About 20 top managers at the Philadelphia Parking Authority are taking immediate 6 percent pay cuts in the wake of recent newspaper stories about the agency's soaring payroll and pension costs.

The authority's executive director, Vincent J. Fenerty Jr., called each of his department heads into his office yesterday to tell them of the imminent reductions, described as a symbolic gesture to counter the recent publicity.

Fenerty himself will take the biggest hit - an $11,690 reduction from his $194,830 salary. But subordinates noted that he'll still be left with $183,140 a year – more than double what he was making when Republicans took over the parking agency in mid-2001 - along with pension benefits of more than $100,000 a year, reported last week in the Daily News.

Fenerty's second-in-command, former police lieutenant Carl C. Ciglar, will take a $10,572 cut from his $176,193 salary. But he'll still be making more than double the $69,000 he received when he took a job at the authority four years ago.

Sources speculated that the pension disclosures - focusing on the six-figure pensions lined up by Fenerty and Ciglar – were the final straws convincing Fenerty and the agency's board chairman, Joseph Ashdale, that they had to order salary reductions.

"It's not a lot of money," said one source, describing the overall impact of the pay cuts. "They just felt they had to do it."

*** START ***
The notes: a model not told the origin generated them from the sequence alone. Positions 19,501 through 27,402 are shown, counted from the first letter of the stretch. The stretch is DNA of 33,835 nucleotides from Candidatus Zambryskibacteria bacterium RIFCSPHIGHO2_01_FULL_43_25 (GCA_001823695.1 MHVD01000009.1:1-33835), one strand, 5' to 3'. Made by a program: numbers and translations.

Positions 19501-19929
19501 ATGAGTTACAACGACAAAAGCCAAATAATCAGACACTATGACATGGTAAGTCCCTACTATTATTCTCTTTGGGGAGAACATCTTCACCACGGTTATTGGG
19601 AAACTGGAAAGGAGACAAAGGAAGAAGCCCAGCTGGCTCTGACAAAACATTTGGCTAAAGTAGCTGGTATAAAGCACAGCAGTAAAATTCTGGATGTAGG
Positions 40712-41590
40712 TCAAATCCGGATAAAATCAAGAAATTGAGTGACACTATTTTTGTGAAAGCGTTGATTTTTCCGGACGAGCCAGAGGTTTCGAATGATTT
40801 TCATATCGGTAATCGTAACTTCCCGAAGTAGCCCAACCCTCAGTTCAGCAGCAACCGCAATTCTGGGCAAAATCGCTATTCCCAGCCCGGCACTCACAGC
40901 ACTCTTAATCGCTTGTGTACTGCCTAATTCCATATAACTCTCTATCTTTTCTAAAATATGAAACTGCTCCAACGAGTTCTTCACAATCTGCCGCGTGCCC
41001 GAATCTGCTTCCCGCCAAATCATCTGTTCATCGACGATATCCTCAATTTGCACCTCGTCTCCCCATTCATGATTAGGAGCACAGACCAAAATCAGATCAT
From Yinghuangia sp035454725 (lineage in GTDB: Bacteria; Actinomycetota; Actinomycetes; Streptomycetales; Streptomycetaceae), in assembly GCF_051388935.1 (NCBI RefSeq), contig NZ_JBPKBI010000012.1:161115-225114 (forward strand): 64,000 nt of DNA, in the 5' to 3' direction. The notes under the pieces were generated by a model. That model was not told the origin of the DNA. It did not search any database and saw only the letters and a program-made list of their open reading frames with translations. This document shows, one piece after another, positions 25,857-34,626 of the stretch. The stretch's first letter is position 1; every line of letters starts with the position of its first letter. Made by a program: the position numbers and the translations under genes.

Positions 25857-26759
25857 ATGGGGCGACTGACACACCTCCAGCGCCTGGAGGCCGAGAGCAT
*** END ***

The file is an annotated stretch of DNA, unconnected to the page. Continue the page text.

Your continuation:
Neither Fenerty nor Ashdale could be reached for comment.

The one-year savings from the pay cuts will total about $150,000, the source estimated. In most instances, the 6 percent reductions will be restored next year, with the next set of step increases for top executives.

Rank-and-file employees are not affected by the reductions. While salaries have increased sharply in recent years for those at the top of the authority, two-thirds of its 1,066 employees make less than $40,000 a year.

Many of the rank-and-file have been as angry as the general public to learn of the salaries and pensions pulled down by the authority's top executives.

Last Friday, the authority announced that employees would have to pay $25 a head to attend the agency's annual Christmas party, scheduled for Dec. 14 at the painters' union hall in Northeast Philadelphia. Until this year, the event was free.

"Almost nobody is going, between those who can't afford it and those who are p----- off," said one source.

In the authority's lunchroom at 3101 Market St., someone posted a chart that appeared a month ago in the Inquirer, listing the names and salaries of 20 officials making $100,000 a year or more. "And we don't have money for a Christmas party," the individual scribbled on the chart.

The GOP takeover in 2001 was engineered by state House Republican leader John M. Perzel, who said the move would provide at least $45 million for the city schools.

But in six years, the agency has sent only $4 million to the school district, and that was the result of an accounting anomaly. *